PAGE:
Robert Motherwell

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Robert Motherwell joined the founders of abstract expressionism in American through a distinctly intellectual and international perspective.

It was in Paris that he was first inspired to become a painter, in Mexico that he completed his first works and in New York that he realized his importance as a distinctly American artist, only after receiving two degrees in philosophy and one in art history.

At Five in the Afternoon, 1949 (Estate of Helen Frankenthaler)

Upon his return to New York in the early 1940s, he became a founding member of the New York School, an artistic movement that united such contemporaries as: Jackson Pollock, Mark Rothko, William de Kooning and Philip Guston.

The New York School fostered the American development of abstract expressionism, which sought to demonstrate both universal emotionality and the individual psyche of artists. With his philosophical, analytical background, Motherwell was especially drawn to the movement defining American art.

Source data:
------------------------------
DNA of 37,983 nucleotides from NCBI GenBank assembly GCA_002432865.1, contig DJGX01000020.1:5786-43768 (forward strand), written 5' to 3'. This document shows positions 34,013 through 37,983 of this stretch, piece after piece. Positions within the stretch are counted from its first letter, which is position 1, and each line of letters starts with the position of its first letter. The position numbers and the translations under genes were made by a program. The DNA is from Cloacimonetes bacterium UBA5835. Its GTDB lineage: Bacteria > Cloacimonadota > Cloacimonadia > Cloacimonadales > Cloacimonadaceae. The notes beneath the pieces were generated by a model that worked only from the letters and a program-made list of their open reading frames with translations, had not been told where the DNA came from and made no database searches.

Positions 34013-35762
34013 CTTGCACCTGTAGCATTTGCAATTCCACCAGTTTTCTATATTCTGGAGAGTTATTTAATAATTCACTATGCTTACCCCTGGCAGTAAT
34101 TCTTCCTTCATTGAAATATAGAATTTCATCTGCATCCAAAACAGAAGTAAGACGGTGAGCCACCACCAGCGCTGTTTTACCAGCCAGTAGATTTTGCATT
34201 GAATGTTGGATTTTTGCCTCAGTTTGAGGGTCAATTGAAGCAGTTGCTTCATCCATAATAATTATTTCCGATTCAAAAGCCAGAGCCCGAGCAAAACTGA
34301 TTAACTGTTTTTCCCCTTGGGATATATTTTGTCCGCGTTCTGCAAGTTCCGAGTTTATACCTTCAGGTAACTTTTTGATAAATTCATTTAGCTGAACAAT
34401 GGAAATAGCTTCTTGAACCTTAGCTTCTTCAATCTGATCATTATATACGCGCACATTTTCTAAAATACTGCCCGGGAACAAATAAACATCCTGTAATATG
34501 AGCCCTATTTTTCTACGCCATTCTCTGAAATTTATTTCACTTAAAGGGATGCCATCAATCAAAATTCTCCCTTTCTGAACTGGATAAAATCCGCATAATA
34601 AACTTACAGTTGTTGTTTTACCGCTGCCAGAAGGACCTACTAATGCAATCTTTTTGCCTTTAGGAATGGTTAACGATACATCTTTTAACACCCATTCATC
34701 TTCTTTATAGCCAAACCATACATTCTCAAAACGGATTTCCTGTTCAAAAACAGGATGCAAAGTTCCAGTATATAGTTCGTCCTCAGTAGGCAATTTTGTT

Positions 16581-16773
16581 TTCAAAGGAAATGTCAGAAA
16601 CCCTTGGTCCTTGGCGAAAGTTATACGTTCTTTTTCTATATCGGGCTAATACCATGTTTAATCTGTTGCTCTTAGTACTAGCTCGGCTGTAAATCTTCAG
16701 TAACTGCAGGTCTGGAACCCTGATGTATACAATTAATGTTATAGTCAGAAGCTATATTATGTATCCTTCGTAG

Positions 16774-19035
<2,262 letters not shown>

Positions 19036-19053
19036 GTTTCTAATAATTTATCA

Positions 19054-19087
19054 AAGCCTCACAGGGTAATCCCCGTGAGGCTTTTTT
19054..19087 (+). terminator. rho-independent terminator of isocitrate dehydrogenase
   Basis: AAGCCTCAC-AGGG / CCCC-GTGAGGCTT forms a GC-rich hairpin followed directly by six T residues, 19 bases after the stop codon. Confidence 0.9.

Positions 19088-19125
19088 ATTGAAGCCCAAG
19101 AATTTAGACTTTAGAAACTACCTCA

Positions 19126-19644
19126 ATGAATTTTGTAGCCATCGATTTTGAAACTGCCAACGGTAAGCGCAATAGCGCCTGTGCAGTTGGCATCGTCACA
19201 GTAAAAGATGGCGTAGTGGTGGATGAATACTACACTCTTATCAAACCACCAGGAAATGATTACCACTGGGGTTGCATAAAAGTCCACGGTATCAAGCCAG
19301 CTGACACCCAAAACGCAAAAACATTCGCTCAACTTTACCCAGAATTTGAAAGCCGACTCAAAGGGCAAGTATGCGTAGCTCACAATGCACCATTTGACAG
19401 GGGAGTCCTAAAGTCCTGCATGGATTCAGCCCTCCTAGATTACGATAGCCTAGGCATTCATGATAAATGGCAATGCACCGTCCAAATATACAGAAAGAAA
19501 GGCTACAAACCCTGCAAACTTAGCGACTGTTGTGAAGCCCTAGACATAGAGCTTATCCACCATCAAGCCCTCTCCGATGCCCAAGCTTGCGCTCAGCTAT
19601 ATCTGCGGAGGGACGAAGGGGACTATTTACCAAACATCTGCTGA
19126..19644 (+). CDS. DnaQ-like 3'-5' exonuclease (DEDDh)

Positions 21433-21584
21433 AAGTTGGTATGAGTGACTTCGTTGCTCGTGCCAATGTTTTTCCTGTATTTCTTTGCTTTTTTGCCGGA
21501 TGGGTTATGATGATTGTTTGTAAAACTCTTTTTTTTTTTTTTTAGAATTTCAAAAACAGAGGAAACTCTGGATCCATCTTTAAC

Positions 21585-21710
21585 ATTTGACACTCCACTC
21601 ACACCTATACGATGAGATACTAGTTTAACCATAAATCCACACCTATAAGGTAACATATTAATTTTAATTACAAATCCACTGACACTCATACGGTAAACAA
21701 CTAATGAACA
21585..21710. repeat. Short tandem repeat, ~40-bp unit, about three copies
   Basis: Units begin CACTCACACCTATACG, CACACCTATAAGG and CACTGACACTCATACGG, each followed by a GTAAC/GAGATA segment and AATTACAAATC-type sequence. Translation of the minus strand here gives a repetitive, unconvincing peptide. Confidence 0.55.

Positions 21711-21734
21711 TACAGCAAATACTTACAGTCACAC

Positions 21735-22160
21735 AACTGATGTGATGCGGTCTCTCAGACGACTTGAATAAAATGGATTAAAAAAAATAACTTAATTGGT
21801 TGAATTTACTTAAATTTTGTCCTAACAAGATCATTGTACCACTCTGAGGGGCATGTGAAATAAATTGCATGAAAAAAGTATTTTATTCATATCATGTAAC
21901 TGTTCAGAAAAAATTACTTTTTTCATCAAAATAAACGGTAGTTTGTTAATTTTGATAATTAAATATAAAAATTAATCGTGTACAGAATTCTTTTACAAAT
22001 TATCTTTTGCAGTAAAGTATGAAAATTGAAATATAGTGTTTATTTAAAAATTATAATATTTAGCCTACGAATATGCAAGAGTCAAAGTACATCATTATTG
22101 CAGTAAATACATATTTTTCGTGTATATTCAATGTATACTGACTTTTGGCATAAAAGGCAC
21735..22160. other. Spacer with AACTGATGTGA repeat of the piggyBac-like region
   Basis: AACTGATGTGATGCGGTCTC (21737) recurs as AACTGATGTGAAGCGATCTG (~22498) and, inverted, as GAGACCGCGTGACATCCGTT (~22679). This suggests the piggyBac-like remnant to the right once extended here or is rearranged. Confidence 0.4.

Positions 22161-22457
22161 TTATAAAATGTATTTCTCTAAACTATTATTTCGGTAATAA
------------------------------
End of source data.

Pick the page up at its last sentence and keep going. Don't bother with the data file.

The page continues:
“All [American artists] needed was a creative principle, I mean something that would mobilize this capacity to paint in a creative way, and that’s what Europe had that we hadn’t had; we had always followed in their wake. And I thought of all the possibilities of free association — because I also had a psychoanalytic background and I understood the implications — might be the best chance to really make something entirely new which everybody agreed was the thing to do.” — Robert Motherwell

Over the next five decades, Motherwell created over 1,000 works that demonstrated the influences of his past philosophical, psychoanalytical studies and strove to establish their own American voice, independent of established artistic culture.

The Hollow Men no VI, 1983 (Courtesy of Mint Museum)

In the 1980s, Motherwell completed one of his most significant series of drawings and paintings: Hollow Men. With this series, he sought to dispel superficiality in his work and cut through, directly to the genuine.

However, while Motherwell’s works were highly conceptual, he believed there was a specific place for analysis in art creation:

“It’s not that the creative act and the critical act are simultaneous. It’s more like you blurt something out and then analyze it.” — Robert Motherwell

Motherwell received a B.A. in literature, psychology and philosophy from Stanford University before going on to study philosophy at Harvard University and art history at Columbia University. He served as a professor at Hunter College.

Motherwell has been the subject of solo exhibitions at the Metropolitan Museum of Art in New York City, Solomon R. Guggenheim Museum in New York City, Paul Kasmin Gallery, the Bernard Jacobson Gallery in London the Peggy Guggenheim Collection in Venice and Andrea Rosen Gallery in New York City.

May 4, 2015 1 Share this

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